The Roman Invasion of Britain. Archaeology versus History, Birgitta Hoffmann
Pen & Sword Archaeology (imprint of Pen & Sword Books), Barnsley 2013
Hardcover with dust jacket, illustrations and maps in black and white, appendices, bibliography and index
£19,99 / €25,99
The Roman conquest of Britain unravelled
In The Roman Invasion of Britain archaeologist Birgitta Hoffmann, specialized in the Roman frontier area in northern Britain, puts together all the literary and material evidence that is available to us to construct the narrative of the Roman advance in England, Wales and Scotland. By comparing archaeological records and written sources she wants to separate known facts and speculations about the Roman presence, since a lot of speculations have become accepted facts over time. The book starts with an introduction in which Hoffmann considers the usefulness of ancient sources and the intentions ancient historians had when writing them. They constructed moral and social histories rather than strict objective accounts of the historical events they were describing. Therefore the use of archaeology is indispensable in creating a picture of the past as valid as possible. The author then goes forth stressing the importance of using both archaeology and history to create the most valid image of the past that can be reached.
Hoffmann starts her examination with the first Roman incursion in Britain under Caesar in 55 BC, and her unravelling of Caesar’s hidden motives and aims in writing his ‘Gallic War’ will not appear unfamiliar to those studying these campaigns. Hoffmann proceeds with an investigation of the Celt Commius, who in Roman sources appears both as a Gallic leader and as a British king. The question is if these were related or even one and the same person. As happens so often in these specific cases, the evidence is too scanty to make anything more than an educated guess. However, it looks like the easiest explanation is also the most probable; there just were two Commiuses. In the history of Roman Britain, it is a recurrent difficulty that neither archaeology nor ancient sources can give us definite answers on our questions. In those frequent cases, it is refreshing that Hoffmann doesn’t lose herself in farfetched speculations but simply admits we don’t know enough to say anything sensible about them.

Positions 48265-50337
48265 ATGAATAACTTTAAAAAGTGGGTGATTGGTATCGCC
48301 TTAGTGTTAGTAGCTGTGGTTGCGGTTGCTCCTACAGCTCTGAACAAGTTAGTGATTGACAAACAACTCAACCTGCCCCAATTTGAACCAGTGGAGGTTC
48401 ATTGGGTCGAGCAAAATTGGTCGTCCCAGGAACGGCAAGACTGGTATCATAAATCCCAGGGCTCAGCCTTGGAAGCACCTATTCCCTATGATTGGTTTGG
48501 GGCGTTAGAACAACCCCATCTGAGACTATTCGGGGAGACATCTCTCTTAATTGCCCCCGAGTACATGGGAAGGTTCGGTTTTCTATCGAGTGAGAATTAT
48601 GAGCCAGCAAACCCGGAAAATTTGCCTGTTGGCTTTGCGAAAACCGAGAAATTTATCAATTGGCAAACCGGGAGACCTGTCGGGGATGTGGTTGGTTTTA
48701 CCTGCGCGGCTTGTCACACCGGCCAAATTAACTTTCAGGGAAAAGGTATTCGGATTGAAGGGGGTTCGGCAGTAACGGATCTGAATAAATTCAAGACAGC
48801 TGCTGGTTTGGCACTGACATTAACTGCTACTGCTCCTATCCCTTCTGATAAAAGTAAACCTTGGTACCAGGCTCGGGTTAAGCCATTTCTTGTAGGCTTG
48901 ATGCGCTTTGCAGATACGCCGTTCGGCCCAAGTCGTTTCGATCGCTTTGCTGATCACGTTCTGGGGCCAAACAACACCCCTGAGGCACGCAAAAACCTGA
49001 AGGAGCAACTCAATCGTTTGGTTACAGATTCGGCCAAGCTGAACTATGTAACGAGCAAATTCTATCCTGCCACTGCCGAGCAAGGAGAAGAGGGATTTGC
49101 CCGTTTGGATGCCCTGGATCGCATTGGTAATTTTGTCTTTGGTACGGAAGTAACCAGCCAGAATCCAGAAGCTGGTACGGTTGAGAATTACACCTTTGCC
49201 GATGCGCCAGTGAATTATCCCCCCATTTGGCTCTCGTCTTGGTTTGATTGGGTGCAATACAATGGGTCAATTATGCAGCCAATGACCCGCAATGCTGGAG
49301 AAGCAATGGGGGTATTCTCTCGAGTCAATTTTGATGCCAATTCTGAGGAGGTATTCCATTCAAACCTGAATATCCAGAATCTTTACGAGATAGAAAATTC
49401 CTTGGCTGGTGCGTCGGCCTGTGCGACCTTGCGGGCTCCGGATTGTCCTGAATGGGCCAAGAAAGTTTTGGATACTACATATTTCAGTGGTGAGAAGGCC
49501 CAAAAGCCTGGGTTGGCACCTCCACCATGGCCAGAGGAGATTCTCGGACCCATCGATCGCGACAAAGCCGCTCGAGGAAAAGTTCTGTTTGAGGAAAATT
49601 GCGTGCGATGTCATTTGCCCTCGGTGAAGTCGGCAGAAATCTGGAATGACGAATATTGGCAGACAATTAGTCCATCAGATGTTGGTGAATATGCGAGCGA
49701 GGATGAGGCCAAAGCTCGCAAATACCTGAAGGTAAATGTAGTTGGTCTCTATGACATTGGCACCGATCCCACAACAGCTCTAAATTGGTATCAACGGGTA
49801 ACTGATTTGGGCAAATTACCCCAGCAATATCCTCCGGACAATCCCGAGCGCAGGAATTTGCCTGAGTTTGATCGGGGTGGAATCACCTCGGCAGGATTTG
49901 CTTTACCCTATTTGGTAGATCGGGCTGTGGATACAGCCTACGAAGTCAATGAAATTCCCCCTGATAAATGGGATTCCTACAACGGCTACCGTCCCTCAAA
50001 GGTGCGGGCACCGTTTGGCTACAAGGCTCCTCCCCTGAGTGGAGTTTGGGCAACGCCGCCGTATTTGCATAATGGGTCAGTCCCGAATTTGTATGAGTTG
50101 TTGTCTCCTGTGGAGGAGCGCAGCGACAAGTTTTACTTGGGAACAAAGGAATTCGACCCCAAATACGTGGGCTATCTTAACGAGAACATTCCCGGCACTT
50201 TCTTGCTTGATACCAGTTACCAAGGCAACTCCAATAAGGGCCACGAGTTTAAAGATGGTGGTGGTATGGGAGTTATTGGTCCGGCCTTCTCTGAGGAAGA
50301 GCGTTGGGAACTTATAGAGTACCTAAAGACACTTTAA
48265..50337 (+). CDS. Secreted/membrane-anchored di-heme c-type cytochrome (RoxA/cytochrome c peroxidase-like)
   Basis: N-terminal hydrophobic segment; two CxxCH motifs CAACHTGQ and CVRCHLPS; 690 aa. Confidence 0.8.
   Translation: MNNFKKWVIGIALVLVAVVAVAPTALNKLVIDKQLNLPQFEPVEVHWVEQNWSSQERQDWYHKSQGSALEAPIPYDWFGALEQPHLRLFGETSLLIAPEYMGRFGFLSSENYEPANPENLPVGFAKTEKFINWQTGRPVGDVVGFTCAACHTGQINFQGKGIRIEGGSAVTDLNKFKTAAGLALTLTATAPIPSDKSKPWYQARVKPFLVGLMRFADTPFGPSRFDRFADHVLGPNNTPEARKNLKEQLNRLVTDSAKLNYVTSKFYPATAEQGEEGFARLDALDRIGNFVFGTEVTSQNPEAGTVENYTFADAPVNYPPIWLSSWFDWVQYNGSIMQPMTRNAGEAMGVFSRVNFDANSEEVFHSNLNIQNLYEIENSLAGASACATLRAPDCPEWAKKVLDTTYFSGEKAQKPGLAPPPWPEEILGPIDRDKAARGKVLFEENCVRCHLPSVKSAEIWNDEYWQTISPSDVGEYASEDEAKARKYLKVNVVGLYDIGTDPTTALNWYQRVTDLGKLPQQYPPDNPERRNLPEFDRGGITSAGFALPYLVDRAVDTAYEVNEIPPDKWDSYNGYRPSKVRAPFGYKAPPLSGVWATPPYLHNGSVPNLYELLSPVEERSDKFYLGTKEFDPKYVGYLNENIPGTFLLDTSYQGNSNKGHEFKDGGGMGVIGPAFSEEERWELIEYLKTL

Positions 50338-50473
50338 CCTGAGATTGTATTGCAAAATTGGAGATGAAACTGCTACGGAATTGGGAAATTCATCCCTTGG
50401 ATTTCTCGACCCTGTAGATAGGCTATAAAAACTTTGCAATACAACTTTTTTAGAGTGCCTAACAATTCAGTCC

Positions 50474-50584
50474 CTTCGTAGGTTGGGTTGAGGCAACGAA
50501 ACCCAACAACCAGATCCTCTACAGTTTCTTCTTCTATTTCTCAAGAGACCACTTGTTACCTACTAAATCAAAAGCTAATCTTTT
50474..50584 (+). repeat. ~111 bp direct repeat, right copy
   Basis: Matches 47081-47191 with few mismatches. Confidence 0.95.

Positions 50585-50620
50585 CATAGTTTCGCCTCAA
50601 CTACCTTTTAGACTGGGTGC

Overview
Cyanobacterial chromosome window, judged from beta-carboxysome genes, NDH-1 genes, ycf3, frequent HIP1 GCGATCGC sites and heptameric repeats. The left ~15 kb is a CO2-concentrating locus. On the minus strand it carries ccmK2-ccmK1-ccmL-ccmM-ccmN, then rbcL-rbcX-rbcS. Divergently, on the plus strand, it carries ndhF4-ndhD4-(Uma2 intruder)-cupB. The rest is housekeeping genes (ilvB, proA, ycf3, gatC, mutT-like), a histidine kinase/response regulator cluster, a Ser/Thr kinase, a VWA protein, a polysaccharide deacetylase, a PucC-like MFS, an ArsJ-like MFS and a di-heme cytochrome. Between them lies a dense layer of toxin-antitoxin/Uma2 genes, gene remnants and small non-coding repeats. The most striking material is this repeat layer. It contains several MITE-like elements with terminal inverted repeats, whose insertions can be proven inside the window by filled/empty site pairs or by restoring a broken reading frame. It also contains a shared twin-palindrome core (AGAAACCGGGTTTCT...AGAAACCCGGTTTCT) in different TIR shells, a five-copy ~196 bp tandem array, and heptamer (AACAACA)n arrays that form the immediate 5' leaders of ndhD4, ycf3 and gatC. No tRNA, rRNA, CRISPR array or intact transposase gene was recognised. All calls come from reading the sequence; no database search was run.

After the first Roman steps on the island with Caesar, the author continues with the Claudian invasion and the discussion of the numerous possible landing sites of the Roman army, with Fishbourne and Richborough receiving much attention because of their old ‘prominence’ as possible landing places. Again evidence is lacking to produce a truly convincing picture. Next is the treatment of the Welsh conquest and the campaigns against Caratacus. Very interesting is the section on the Roman forts found in the area, and, those not (yet) found. Further on Hoffmann analyses the Boudiccan revolt of 60-61 AD in the available sources; Suetonius, Tacitus and Cassius Dio. The origins, course and aftermath of the rebellion are dealt with. As the author concludes, major defeats in battle didn’t stop tribes from fighting, as can be seen in Gaul prior to the siege of Alesia. Although Tacitus wants to believe it did, Cassius Dio claims the contrary. Therefore it seems that Tacitus mainly uses this ‘decisive battle’ to round up his narrative of Boudicca and Caratacus in a literary nice way. Interesting to point out in this case is that the same stubbornness was true for Republican Rome. After heavy defeats they just raised another army to continue the fight, and when that would be destroyed, they raised another. One only has to take a look at the Second Punic War and the battles against Hannibal as an example.
At this point in the book Hoffmann reaches familiar ground, as she proceeds to investigate Rome’s northern frontier area in Britain. She examines the extent to which the Roman army used the natural features of the Highlands as a true frontier already at the end of the first century, instead of using it as a springboard for further incursions into the north of Scotland as is usually thought. It seems that even as early as the end of the first century there were Roman tendencies to consolidate the territory gained, just like the consolidation that started with the building of Hadrian’s Wall from the second century onwards. Especially interesting are the parts on Hadrian’s Wall and the Antonine Wall. Hoffmann, herself an experience excavator at Hadrian’s Wall, examines the building and use of both defensive structures by the Romans and explores the reasons for building and causes for abandoning them. The building of both Walls was a massive undertaking that continued in phases of more and less activity. Also, there can be seen no linear Roman advance and gradual retreat afterwards at the northern frontier. These also came with ebbs and flows.
All in all Hoffmann’s account is everything it claims to be; a thorough up-to-date synthesis of the actual available evidence on the Roman conquest of Britain, without making too much speculations on what might have happened or maybe was. It sets off all available evidence from historical sources against the archaeological finds and distils from it an acceptable image of the Roman conquest that can withstand critical scrutiny. While also taking into account all recent literature on the subject the author sketches with it a much-nuanced picture of what we exactly know of Roman Britain, and maybe even more important, what we don’t exactly know. For those who by reading the book are triggered to find out more about the subject, Hoffmann’s account contains a wealth of reference material for further study. Therefore those interested in Roman Britain cannot afford it to ignore this book.
Wouter van Dijk